Pie recipe: Happy As A Gram, from Lauren Ko’s “Pieometry”

FAN Editor

Lauren Ko, who baked her first pie just four years ago, has become a social media sensation thanks to images of the gorgeous pies and tarts she whips up in her Seattle home, posted to her pun-filled Instagram account, Lokokitchen. Now she has authored a cookbook, “Pieometry: Modern Tart Art and Pie Design for the Eye and the Palate” (William Morrow). 

William Morrow

Ko’s appetizing artistry will be featured on “CBS Sunday Morning” November 15.  

Ko offered “Sunday Morning” viewers her recipe for a cranberry tart festooned with geometric designs, which she calls “Happy As A Gram.”

“I’ve never been very mathematically inclined, as my brain has always been more adept at arranging words than numbers,” she writes. “The amount of nights I’ve cried over frustrating problem sets I couldn’t solve over my lifetime is incalculable. That I’ve been able to contribute anything to the discipline of pieometry seems incongruent with my history, but as we know, life rarely moves in a straight line, and the thrill of this unforeseen angle has been acute.

“Inspired by the tangram, a Chinese dissection puzzle made up of geometric shapes arranged in varying combinations to form other shapes, this design is one that has come to define the Lokokitchen aesthetic. While the concept is derived through coplanar placement of polygons and assorted angles, don’t get bogged down by the formula. Ultimately, the sum of its parts is simply a tart, and variables will translate, too.”

A cross-section of mangos, kiwis and dragon fruit.  Ed Anderson Photography

Happy As A Gram


1 baked Speculoos Cookie Crust (see recipe below)

Cranberry Curd:
15 ounces (425 grams) cranberries, fresh or frozen
3 tablespoons fresh lemon juice
¾ cup (149 grams) granulated sugar
½ teaspoon kosher salt
3 large eggs plus 2 egg yolks
6 tablespoons (85 grams) butter, at room temperature, cut into ½-inch cubes


1. Preheat the oven to 350°F.

2. Combine the cranberries and 2 tablespoons water in a 2-quart saucepan. Stir over medium heat until the cranberries burst and start to break down, about 5 minutes. Remove from the heat and press the cranberries through a fine-mesh sieve with a silicone spatula, extracting as much purée as possible. Discard the remaining pulp and return the purée to the saucepan.

3. Add the lemon juice, sugar, salt, eggs, and egg yolks to the cranberry purée and whisk to combine. Cook over medium heat, whisking continuously, until the mixture is thickened enough to coat a spatula, 5 to 8 minutes, stirring frequently and scraping the corners of the saucepan. Add the butter gradually and stir until all the cubes have melted.

4. Remove from the heat and strain the curd through a fine-mesh sieve.

5. Keep the baked tart shell in the tart pan and place on a baking sheet. Pour the curd into the tart shell, smoothing the surface. Bake the tart for 5 minutes, just to set the filling.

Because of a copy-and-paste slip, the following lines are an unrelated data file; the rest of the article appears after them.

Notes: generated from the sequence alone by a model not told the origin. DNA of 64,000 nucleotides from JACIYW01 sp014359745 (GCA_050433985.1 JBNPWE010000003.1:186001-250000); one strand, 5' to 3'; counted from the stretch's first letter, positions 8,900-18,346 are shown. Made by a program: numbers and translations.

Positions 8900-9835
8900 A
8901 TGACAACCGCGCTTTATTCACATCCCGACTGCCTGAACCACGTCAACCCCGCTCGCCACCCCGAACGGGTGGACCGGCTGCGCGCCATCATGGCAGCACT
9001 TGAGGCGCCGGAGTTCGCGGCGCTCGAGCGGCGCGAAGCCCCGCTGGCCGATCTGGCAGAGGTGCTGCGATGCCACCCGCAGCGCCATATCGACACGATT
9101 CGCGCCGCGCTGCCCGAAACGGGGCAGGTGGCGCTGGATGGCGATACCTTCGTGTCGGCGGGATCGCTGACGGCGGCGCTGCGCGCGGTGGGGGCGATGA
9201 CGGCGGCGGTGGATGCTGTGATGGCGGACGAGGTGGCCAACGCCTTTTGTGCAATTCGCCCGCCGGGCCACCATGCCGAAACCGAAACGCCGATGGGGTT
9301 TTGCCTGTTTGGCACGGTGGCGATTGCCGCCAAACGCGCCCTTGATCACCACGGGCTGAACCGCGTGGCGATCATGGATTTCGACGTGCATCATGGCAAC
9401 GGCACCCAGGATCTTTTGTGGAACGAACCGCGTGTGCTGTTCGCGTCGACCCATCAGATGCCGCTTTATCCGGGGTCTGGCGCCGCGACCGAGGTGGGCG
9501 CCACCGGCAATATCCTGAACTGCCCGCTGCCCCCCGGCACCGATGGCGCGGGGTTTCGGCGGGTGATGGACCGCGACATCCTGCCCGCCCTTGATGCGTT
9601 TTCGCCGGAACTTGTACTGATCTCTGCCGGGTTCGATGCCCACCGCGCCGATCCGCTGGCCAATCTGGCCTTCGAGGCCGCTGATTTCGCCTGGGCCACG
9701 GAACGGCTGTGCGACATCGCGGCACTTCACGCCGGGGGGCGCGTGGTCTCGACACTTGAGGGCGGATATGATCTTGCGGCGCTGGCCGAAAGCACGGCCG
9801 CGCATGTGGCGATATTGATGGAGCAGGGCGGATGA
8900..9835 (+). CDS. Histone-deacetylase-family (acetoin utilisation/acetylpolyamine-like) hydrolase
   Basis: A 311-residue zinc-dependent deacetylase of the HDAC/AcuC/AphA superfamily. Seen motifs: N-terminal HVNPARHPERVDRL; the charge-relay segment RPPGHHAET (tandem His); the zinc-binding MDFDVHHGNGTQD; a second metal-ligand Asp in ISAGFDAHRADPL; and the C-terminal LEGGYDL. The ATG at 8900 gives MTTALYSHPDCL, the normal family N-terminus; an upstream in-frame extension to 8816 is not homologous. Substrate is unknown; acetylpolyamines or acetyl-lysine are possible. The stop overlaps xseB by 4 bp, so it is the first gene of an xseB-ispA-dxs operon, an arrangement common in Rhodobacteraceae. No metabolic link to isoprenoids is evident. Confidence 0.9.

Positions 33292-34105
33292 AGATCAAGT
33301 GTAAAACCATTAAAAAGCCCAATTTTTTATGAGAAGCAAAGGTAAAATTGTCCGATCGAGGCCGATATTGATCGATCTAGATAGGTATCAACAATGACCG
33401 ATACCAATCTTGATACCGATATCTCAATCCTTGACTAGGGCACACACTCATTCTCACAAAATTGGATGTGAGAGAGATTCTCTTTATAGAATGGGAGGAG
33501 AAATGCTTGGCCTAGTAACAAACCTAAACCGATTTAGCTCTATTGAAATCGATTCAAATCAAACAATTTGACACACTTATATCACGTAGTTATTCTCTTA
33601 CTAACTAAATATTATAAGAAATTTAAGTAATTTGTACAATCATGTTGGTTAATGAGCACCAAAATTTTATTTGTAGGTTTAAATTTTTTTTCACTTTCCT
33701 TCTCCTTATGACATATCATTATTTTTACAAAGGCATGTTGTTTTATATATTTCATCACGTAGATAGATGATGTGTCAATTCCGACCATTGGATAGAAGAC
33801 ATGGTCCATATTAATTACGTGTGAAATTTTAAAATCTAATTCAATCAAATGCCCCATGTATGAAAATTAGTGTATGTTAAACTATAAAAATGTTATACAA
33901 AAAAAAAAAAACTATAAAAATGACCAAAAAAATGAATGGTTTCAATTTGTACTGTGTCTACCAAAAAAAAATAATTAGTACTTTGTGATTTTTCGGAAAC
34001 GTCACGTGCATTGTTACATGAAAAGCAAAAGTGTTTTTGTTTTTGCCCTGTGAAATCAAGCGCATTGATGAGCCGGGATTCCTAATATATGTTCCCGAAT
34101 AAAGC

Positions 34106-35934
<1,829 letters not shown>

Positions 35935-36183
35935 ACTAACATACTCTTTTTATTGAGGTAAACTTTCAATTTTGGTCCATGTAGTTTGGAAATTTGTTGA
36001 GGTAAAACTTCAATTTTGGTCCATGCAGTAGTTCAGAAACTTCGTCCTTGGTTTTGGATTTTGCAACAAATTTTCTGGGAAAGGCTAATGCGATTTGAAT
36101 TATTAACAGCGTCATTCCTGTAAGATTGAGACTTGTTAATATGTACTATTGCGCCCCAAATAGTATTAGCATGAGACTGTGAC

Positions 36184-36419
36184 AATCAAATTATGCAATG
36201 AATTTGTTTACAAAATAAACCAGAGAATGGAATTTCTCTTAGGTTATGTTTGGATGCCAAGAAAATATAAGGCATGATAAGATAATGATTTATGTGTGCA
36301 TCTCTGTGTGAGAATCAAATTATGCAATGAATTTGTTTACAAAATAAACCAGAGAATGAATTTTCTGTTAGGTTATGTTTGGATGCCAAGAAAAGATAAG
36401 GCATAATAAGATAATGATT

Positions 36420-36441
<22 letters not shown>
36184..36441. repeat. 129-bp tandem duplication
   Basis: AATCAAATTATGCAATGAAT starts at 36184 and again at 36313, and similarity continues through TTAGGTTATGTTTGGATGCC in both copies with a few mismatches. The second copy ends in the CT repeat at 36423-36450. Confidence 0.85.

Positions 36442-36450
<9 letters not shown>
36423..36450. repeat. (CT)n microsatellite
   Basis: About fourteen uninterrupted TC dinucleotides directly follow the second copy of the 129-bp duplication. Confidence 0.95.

6. Cool completely before decorating.

Tangram Design Process


1 firm mango
1 white-fleshed dragon fruit (pitaya)
2 or 3 firm kiwis
Chef’s knife


1. Peel and cut the fruit into ¼-inch slices. Arrange the fruit slices on a large plate organized by type.

2. Cut any type of triangle – equilateral, scalene, obtuse, acute, isosceles, right – from a piece of mango, slicing as close to the edge as possible to maximize the yield of each fruit slice. Pause here if you feel the need to Google image search some triangles. Otherwise, throw math to the wind and cut any sort of shape with three sides. Place it along a tart edge.

3. Cut another shape from a kiwi slice and place it next to the mango, leaving some space between the fruit, not unlike tile grout lines. Generally, polygons like triangles, parallelograms, and trapezoids work well for this design. I avoid shapes with more than four sides mainly to save time, but if manually sliced hexagons or even hendecagons (back to Google…) are your thing, by all means, go wild! This is your tart, your life.

4. Cut another shape, perhaps a rhombus, from a slice of dragon fruit, and fit it next to the kiwi. Continue cutting shapes, alternating among fruits, and puzzling the pieces together on the tart. Build out from your starting point and slowly fill the whole surface, gradually working your way to the other edge.

5. Keep in the refrigerator until ready to serve. This tart is best consumed within 2 days.

Topping alternatives:

Papaya, pineapple, persimmon.


For design alternatives, you can opt to use a single variety of fruit for a monochromatic aesthetic, and you can also arrange your tangrams to cover only a crescent-shaped area of the surface rather than the full slate.

Speculoos Cookie Crust


32 (250 grams) packaged speculoos cookies
6 tablespoons (3/4 stick/85 grams) unsalted butter, melted


1. Preheat the oven to 350°F.

2. Put the cookies in a food processor and blitz until the cookies are a uniformly sandy texture. Drizzle in the melted butter and pulse until the mixture comes together like wet sand.

3. Turn the mixture out into a 9-inch tart pan with a removable bottom. Use your fingers to pack the mixture tightly into the pan, going all the way up the sides, then use your palm to flatten the bottom. Make sure the edges and the bottom are compact and of even thickness. Place the tart pan on a baking sheet to catch any butter drips that occur during baking and to provide stability as you transfer the tart shell in and out of the oven.

4. Bake for 8 to 10 minutes, until the crust is no longer shiny with butter. It will continue to crisp up as it cools.

5. Keep the tart shell in the pan, cool completely, and store in the fridge or freezer until ready to fill.

From “Pieometry: Modern Tart Art and Pie Design for the Eye and the Palate” by Lauren Ko. Copyright © 2020 by Lauren Ko. Reprinted by permission of William Morrow, an imprint of HarperCollins Publishers.

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